Tui cancels “vast majority” of holidays

16 March 2020

Holiday firm Tui has suspended most of its travel operations due to the coronavirus

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Tui has cancelled upcoming package holidays, cruises and hotel stays to help fight the spread of the coronavirus.

The German-based holiday firm said it is suspending most of its operations until further notice.

In a statement, the company said: "In this rapidly changing environment the safety and welfare of our guests and employees worldwide remains of paramount importance and thus TUI Group has decided, in line with government guidelines, to suspend the vast majority of all travel operations until further notice, including package travel, cruises and hotel operations.

"This temporary suspension is aimed at contributing to global governmental efforts to mitigate the effects of the spread of the Covid-19."

The coronavirus has led to an unprecedented number of travel restrictions as countries try to limit the spread of the virus.

Many countries have introduced additional screening measures and restrictions at airports and cruise ports. Some travellers may be restricted from entering a destination based on countries they have recently travelled to, while others will be obliged to self-isolate for a certain period of time.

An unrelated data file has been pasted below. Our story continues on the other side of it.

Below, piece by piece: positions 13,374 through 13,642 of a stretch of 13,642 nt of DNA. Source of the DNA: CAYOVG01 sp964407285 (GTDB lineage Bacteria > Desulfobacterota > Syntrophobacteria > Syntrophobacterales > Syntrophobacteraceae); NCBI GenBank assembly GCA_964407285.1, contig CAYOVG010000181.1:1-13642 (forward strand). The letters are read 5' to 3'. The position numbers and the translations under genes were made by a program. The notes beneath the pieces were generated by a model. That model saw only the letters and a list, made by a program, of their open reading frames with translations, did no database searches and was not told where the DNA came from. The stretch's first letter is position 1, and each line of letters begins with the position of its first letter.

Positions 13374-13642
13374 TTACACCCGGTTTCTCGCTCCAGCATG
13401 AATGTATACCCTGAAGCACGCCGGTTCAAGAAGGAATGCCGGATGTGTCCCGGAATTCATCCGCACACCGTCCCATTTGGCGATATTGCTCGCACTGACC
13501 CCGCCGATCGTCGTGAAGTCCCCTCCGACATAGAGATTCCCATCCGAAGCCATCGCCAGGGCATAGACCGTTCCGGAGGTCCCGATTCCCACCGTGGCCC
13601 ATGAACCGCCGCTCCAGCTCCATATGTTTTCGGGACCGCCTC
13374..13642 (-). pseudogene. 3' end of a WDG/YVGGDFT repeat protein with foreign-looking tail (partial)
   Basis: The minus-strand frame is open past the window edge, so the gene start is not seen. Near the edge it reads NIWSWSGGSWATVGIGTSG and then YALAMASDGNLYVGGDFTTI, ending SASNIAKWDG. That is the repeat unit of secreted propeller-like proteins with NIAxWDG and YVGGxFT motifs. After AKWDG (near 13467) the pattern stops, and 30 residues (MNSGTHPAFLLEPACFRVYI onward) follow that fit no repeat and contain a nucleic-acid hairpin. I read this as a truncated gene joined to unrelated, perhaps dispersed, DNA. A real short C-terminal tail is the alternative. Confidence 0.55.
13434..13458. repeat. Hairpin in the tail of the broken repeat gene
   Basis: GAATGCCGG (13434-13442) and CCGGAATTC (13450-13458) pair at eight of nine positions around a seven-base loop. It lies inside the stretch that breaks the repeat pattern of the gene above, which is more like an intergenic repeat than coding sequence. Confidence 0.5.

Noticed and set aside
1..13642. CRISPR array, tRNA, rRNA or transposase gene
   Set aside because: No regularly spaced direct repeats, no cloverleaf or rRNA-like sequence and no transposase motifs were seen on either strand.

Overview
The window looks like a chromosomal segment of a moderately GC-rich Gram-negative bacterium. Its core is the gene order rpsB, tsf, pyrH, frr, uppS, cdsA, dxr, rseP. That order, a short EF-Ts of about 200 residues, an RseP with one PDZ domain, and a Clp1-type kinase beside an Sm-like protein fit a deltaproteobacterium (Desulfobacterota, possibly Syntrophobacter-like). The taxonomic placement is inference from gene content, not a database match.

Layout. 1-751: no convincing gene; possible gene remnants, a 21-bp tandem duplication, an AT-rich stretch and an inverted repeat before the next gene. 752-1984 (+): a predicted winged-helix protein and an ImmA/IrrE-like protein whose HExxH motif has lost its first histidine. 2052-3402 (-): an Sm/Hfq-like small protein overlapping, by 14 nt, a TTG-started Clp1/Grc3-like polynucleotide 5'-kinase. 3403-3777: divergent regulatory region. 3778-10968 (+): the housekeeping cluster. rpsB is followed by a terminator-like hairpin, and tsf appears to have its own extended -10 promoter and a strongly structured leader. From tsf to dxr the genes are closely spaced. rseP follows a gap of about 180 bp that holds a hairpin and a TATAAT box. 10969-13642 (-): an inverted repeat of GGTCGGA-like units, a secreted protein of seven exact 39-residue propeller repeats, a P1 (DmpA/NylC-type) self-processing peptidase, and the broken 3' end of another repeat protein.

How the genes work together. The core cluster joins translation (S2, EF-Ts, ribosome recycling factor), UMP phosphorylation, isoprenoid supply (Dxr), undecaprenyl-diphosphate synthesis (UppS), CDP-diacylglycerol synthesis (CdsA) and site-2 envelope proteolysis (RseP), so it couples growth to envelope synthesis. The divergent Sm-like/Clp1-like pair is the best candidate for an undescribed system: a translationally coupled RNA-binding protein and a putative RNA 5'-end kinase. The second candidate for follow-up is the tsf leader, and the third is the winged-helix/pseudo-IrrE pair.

Italy, Spain and France are all on lockdown in an effort to reduce the number of new coronavirus cases and deaths.

Tui.co.uk’s consumer facing website advised that affected customers would have their trips automatically cancelled and refunded – there is no need for customers to contact the company.

It added that customers currently in resorts will be contacted directly to confirm new departure dates and times.

Tui isn’t the only travel company cancelling holidays. Saga announced last week that it was cancelling all cruises until May. BA plans to reduce flights by 75% over the next few months and American Airlines has suspended 75% of its long-haul flights from the US. easyJet is grounding 100 of its 344 aircraft across Europe.

The coronavirus has also led to a number of travel insurers, including LV=, Churchill, Direct Line and Admiral, suspending the selling of travel insurance to new customers.

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